Drawing hand-made maps in an age of digital devices is both an exercise in nostalgic practice and an opportunity to re-imagine the idea of recording one’s experience of a place. Rather than being a prescriptive document that gives users a birds-eye view of a place they might like to go, these maps are simply a record of subjective experience: like certain kinds of poetry, they define a moment in time and space that will never reappear.
Having spent my entire career immersed in archives and the back rooms of museums and conservation labs, I’ve found that institutions use a particular language of marks and gestures to create meaning. Labels, numbers, notes, and other forms of metadata change the nature of the objects these institutions care for and allow them to send special, hidden messages to readers who are in the know. This work uses that language to convey a sense of importance in these otherwise personal or subjective observations, while various layers of meaning and different voices of authority give them an ambiguous moral weight.
Aaron Beebe is an artist and museum professional whose work explores the history of spectacle, the means and methods of colonial power, poetry as a way of conveying memories, and the various languages of bureaucracy. Through his works on canvas and paper as well as his installation-based practice, he takes a scholarly approach to the subjects of his art – that is, his scholarly research manifests itself in the form of carefully crafted material objects rather than printed words. With a focus on historic documents and archival materials, much of his work blends the languages of artists and the institutions that house them, and he uses text and image to create works that evoke rather than explain – engaging a method of scholarship that obscures as much as it defines and that celebrates curiosity more than it embraces certainty.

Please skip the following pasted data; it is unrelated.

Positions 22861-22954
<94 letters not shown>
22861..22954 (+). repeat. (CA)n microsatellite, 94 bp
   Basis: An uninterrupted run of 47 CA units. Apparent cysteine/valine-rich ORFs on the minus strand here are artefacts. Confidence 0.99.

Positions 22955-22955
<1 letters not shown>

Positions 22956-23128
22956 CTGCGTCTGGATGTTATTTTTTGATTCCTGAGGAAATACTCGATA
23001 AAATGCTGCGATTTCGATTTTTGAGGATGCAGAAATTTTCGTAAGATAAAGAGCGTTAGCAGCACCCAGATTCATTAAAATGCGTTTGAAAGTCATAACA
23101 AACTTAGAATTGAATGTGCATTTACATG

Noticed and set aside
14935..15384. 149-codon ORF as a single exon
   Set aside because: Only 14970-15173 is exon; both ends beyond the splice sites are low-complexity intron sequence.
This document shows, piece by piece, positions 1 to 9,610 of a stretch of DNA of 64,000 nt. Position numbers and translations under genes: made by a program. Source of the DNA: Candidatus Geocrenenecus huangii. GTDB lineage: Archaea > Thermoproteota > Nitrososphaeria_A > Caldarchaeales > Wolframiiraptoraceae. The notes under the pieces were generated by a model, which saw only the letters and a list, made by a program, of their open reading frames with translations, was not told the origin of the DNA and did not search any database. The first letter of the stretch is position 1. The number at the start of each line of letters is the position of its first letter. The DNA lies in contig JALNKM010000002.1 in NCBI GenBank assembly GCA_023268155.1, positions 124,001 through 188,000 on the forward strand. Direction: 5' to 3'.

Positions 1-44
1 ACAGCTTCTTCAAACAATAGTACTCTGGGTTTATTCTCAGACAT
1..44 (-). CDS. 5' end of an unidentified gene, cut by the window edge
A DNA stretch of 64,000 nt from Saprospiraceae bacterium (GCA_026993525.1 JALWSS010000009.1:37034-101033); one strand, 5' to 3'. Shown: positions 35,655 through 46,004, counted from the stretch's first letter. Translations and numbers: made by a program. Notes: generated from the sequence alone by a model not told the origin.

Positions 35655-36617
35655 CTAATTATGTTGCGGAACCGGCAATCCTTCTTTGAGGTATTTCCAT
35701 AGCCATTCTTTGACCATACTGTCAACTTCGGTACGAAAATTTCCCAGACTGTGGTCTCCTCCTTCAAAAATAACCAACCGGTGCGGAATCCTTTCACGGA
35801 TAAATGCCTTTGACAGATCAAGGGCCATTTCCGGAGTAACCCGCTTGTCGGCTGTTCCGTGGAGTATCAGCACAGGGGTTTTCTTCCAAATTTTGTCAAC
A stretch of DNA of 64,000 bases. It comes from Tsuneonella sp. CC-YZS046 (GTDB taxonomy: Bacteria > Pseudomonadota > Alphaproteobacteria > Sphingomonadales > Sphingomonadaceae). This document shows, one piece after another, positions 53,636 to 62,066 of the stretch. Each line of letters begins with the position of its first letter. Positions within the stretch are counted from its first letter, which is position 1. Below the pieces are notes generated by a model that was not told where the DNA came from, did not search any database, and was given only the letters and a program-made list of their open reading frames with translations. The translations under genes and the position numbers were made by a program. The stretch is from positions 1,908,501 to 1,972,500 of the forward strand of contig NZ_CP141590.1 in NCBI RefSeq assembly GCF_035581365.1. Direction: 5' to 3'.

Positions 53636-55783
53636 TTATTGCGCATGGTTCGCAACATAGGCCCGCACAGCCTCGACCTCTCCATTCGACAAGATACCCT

In addition to his studio practice, Beebe has been engaged in creating museums as art for over a decade. He is the former director and designer of the Coney Island Museum – a space that explores the institution as artwork, the history of museums, and the language of spectacle – and he is more recently a co-founder of the Morbid Anatomy Museum, a 21st century dime museum in Brooklyn’s Gowanus neighborhood.
Beebe’s artwork reflects his career in archives, restoration studios and museums, from which he draws his use of text, his carefully crafted frames, and the often surprising windows and vitrines embedded into the surfaces of his paintings. Much of his work uses typographic and cartographic elements and framing and binding techniques that play with the conventions and boundaries of the painting, the artists’ book, and the curatorial label. His drawings and paintings have been shown in galleries in New York, Philadelphia, and Santa Fe, and his installations have been awarded grants from the Andy Warhol Foundation for the Arts and the Dedalus Foundation among others.
He lives and works in Brooklyn, and he travels regularly to Mumbai, India with his wife and partner, an anthropologist of media.